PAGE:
Death is a transition
When someone has lost a close family member we try to comfort the mourner by reminding him that death is not an end. Although death is the demise of the loved one’s body, for the soul it is only a transition. For the soul ascends and continues to live in the upper world. We further comfort the mourner when we express our belief that the day will come when G’d will bring resurrection to everyone and we will all be united again with our loved ones.
The Klausenberger Rebbe
I once heard an interesting insight in the name of Rabbi Yekusiel Yehudah Halberstam, the Klausenberger Rebbe. The Rebbe, a Holocaust survivor who had lost his wife and eleven children, went out of his way to give encouragement to the thousands of Jews, broken in body and spirit, in the displaced persons’ camps.
We will sing
In one of his talks he mentioned the first verse of Oz Yashir that we say every morning at the end of Pesukei D’zimrah (Shemos 15:1): “And then Moses and the children of Israel will sing this song to G’d.” Rashi quotes the Talmud (Sanhedrin 91b) that points out that grammatically it should say that “Moses and the children of Israel sang” in the past tense, rather than they will sing in the future tense. The Talmud states that the Torah here alludes to the time of resurrection. Just like Moses and the Jewish people sang at the time that they crossed the Red Sea, there will be a time in the future when they will come and sing again. However, asked the Rebbe, why does the Torah allude to the resurrection at this particular event, rather than anywhere else in the Torah? He answered this with another quotation that Rashi brings from the Midrash at the beginning of Parashas Beshalach (Shemos 13:18). The Midrash relates that only twenty percent of the Jewish people merited to leave Egypt. The other eighty percent had not been interested in leaving and they all perished during the plague of darkness. The Rebbe pointed out that this means that there was hardly a member of the Jewish people who had not lost many of their close family and friends. No doubt, he said, despite the excitement of leaving Egypt, they had mixed emotions as they at the same time were mourning the loss of so many loved ones. Moses was well aware of this and when it was time to sing the praise of G’d, after they were saved at the Red Sea from their Egyptian pursuers, he was Divinely inspired to sing G’d’s praise in the future tense. In this way he encouraged and reminded them that the day will come when they will be reunited with their loved ones again.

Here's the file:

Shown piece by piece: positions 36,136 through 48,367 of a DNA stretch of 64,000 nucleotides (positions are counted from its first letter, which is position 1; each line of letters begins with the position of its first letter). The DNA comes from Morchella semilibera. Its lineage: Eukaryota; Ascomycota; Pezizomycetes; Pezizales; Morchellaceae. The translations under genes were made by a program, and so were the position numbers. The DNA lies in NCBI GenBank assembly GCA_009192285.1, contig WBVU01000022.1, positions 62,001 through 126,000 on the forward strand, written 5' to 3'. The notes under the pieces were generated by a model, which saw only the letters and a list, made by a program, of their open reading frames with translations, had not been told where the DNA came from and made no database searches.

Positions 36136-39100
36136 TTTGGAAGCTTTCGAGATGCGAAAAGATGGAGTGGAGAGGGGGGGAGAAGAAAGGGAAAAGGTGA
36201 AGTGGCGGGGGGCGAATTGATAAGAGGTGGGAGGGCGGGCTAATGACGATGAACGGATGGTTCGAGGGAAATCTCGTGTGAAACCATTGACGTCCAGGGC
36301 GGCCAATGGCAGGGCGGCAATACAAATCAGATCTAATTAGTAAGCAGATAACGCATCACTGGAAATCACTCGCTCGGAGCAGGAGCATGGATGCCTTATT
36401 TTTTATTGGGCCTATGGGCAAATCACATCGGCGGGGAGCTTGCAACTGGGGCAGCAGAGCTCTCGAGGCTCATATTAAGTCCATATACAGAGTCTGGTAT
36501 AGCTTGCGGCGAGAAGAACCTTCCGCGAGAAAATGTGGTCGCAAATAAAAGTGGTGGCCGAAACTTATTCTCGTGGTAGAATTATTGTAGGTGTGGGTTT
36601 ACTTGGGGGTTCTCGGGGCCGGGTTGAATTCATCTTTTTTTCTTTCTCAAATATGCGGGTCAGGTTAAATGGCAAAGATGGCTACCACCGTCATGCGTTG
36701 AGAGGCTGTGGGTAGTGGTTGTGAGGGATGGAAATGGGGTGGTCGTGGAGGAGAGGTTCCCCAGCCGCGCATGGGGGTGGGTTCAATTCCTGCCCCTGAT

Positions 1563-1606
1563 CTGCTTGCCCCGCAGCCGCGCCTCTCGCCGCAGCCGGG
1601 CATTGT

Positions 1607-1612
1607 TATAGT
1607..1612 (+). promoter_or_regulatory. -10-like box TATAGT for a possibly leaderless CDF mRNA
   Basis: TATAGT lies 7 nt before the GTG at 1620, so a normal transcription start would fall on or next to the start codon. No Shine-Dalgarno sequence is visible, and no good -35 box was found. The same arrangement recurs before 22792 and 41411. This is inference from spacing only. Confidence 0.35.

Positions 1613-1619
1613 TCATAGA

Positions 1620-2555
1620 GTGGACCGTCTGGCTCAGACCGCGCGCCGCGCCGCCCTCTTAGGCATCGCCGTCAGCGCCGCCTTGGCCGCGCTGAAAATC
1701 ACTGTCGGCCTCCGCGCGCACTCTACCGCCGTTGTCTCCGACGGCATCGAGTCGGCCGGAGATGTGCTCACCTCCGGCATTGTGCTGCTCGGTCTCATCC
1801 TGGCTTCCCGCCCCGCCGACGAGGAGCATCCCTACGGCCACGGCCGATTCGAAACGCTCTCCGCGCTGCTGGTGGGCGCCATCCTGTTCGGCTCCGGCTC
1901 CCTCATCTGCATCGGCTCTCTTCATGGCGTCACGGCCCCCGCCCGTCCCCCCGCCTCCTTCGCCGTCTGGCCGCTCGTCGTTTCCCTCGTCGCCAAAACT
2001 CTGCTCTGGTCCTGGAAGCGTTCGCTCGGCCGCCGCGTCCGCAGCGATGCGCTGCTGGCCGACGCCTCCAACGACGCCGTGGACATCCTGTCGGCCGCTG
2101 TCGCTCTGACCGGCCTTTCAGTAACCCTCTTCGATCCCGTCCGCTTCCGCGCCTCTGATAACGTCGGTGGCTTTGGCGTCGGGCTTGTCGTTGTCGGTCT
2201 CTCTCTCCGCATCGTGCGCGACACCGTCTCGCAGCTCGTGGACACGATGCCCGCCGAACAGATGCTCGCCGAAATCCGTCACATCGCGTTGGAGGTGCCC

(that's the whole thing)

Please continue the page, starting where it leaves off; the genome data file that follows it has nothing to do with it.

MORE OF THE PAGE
Coming of Mashiach
As we go through the seven weeks of comfort, we must also strengthen our belief in the Coming of Mashiach and the building of the Temple in Jerusalem, as well as the resurrection of the dead. Then all who have suffered throughout our long and bitter exile will be truly rewarded and compensated for all they had to endure. This is our comfort, for we know that despite our losses over the generations, we still have a bright and beautiful future ahead of us when G’d will allow all of this to take place.
These words were based on a talk given by Rabbi Avraham Kahn, the Rosh Yeshiva and Founder of Yeshivas Keser Torah in Toronto.
Shalom. Michael Deverett